BUILD THE ROADMAP
You might do these activities on your own or with the team. If working with the team, work in a collaborative space and document outcomes!
Steps for building a product roadmap:
- Define the strategy. A product strategy is how you make the case for your product. Strategy is more of the ‘why’ we do something than the ‘what’. Most companies fall into the trap of thinking about Product Strategy as a plan to build certain features and capabilities. This isn’t a strategy, this is a plan. The problem is that when we treat a product strategy like a plan, it will almost always fail.
Setting a product strategy is not easy and nearly impossible to provide a one-size-fits-all guide. However, we can help get you and your team started on creating an effective product strategy with these few tips:
- Identify your target audience
- Understand the problem
- Define your product vision
- Define the current state and future/target state
- Define success metrics
- Map to a Project Strategy Canvas (template here). Below is an example for Uber created by Melissa Perri:
- Review and manage ideas. If you haven’t already, run the Ideation play to generate ideas. You should have a good list of things you want to do that will deliver value for the product and align to a vision statement.
- Organize into releases/timelines. Time to run the Prioritizing Work play if you haven’t already. You should have a great idea of which ideas will deliver the highest value at the lowest cost. Group those into themes and a timeline of delivery.
TAILOR THE ROADMAP
Before spending time creating the perfect roadmap, think about the various audiences and uses. You may need a summary roadmap for Executives, a feature one for Sales and a detailed sprint level roadmap for Development. You can help persuade stakeholders by customizing and presenting a roadmap tailored to their particular interests.
Here’s are some common internal stakeholders and the information they typically want in a product roadmap:
- Company executives and upper management: All of the elements outlined in your product strategy, plus any data regarding market size.
- Marketing: Product features, how your product will compare to similar products on the market, and your product’s potential for generating sales.
- Sales: Release dates and specifics about the benefits and advantages the product provides to customers. Remember: instead of promising hard release dates, display general timelines.
- Engineers and developers: Requirements, deadlines, sprints, and specific tasks.
You do not necessarily have to create multiple versions of your roadmap for each group of stakeholders. Instead, you can use a flexible online tool to highlight the information that is most relevant to a particular party.
My favorite tool for Roadmaps is Atlassian’s Roadmap tool:
This tool allows custom views for Executives and Development teams. It can be organized by sprints, themes or numerous other categories. It is a real time view of your product progress and future state.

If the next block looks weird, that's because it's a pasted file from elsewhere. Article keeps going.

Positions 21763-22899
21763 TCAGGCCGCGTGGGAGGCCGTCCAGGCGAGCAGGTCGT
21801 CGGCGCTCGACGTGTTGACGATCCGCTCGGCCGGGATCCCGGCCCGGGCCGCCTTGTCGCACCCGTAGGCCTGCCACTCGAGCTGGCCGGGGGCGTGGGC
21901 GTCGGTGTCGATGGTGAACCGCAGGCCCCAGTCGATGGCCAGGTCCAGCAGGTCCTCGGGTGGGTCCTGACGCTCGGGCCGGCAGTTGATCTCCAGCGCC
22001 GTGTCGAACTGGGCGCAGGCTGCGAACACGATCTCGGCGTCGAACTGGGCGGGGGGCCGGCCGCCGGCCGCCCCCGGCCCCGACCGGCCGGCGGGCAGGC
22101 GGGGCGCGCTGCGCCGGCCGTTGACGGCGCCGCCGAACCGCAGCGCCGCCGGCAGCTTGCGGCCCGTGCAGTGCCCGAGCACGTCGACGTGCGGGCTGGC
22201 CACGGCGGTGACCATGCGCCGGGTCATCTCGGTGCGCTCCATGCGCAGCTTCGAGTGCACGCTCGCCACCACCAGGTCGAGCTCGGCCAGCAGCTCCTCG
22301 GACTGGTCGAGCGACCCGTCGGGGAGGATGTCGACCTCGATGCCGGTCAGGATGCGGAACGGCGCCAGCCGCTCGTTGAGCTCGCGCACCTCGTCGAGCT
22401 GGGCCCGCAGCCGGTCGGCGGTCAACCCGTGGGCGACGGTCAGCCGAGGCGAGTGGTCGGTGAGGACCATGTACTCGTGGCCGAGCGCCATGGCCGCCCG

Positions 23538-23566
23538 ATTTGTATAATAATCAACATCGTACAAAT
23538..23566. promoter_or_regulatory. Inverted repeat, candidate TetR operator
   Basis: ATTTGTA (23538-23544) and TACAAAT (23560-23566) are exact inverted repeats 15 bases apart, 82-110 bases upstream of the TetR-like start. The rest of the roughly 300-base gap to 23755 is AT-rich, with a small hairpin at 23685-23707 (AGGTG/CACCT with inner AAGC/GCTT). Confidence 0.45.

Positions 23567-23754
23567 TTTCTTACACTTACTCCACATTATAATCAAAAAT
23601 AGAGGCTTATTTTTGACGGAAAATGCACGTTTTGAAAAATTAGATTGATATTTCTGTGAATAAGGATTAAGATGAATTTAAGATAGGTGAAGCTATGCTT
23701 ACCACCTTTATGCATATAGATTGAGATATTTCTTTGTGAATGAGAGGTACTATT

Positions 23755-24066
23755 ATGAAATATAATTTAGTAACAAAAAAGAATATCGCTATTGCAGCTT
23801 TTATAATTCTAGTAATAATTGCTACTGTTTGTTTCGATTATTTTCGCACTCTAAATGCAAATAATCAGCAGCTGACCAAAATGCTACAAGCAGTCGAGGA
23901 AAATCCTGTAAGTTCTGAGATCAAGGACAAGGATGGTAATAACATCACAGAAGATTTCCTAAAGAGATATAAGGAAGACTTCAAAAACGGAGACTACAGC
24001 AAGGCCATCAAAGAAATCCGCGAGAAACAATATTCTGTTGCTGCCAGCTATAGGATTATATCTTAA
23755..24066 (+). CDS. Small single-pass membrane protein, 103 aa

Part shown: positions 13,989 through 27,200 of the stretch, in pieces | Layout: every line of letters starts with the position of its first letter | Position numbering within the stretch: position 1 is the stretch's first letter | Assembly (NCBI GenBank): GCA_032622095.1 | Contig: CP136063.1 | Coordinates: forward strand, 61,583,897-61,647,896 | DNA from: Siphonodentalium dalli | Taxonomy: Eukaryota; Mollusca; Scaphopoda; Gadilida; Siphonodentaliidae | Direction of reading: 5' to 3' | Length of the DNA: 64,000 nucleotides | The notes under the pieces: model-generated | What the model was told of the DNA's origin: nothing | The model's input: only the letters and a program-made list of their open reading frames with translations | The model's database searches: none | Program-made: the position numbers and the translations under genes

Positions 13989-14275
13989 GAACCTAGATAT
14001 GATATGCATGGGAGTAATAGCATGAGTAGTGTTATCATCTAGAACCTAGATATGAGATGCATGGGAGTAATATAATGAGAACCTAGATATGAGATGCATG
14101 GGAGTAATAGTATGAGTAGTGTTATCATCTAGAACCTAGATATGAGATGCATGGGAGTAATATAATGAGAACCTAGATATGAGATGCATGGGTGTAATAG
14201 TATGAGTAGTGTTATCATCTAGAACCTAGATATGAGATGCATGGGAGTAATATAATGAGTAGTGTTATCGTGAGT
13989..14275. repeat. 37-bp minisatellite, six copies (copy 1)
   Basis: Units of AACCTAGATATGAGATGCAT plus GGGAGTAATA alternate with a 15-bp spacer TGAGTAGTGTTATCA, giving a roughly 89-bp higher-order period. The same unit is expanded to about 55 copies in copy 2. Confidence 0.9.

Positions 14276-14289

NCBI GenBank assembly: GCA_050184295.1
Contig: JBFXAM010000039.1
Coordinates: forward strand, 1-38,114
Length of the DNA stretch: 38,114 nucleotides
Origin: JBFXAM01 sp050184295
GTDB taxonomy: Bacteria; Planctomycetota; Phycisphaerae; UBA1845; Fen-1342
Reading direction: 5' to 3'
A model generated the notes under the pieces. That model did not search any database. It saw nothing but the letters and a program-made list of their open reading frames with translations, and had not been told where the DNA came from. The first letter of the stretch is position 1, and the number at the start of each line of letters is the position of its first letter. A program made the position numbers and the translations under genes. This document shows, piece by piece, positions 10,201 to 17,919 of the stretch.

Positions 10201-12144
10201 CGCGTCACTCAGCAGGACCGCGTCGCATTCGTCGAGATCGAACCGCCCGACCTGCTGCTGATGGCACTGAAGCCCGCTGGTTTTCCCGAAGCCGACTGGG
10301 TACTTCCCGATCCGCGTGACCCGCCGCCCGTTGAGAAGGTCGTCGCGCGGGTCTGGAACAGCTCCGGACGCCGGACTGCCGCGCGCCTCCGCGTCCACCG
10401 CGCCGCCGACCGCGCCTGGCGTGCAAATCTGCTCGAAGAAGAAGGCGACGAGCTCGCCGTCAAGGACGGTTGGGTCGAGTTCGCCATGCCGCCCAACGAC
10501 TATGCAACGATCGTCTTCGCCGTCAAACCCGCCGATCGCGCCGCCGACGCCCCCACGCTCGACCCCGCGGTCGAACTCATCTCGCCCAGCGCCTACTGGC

SHARE THE ROADMAP
Sharing your roadmap has several benefits. Aside from encouraging team engagement and gaining upper management support, your roadmap communicates all the progress you’ve made and sets expectations for next stages. Whether you choose to share your roadmap using spreadsheets, PowerPoint, or with a cloud-based software program, sharing your roadmap is an important step to ensure accountability among your team, and keep everyone up to date.
How to Present Your Roadmap in 4 Steps
- Know your audience. To executives, the roadmap validates your product’s usefulness to a market that aligns with the organization’s strategic direction, and also proves that it enhances the company’s position. To your development team, your roadmap demonstrates progress and fosters inspiration. And to other internal departments—sales and marketing—your product roadmap sets expectations about product benefits, its comparisons to other similar products, and the potential for conversions.
- Focus on the narrative. An effective product roadmap will do more than ‘tell:’ it will also present a simple, realistic visual representation of your vision and how it is tied to company’s goals. Additionally, your roadmap should be easy to understand and persuasive.
- Stay high level. Don’t get to caught up in the details, stick to the main purpose and strategy. Win over your audience and get them onboard with your vision. Often meeting participants will want to dive into the details and start solutioning. Remind them this is to get a shared understanding of the overall roadmap and there will be future meetings for solutions and detailed strategy. Be sure to keep your word and schedule follow-up meetings!
- Add some metrics to the message. Be sure to answer, “How will we know if this works?”. It should be easy for your audience to understand what the goal line is and when you have crossed it. Good goals are SMART:
Want more information on creating a product strategy? See this article by Nick Babich.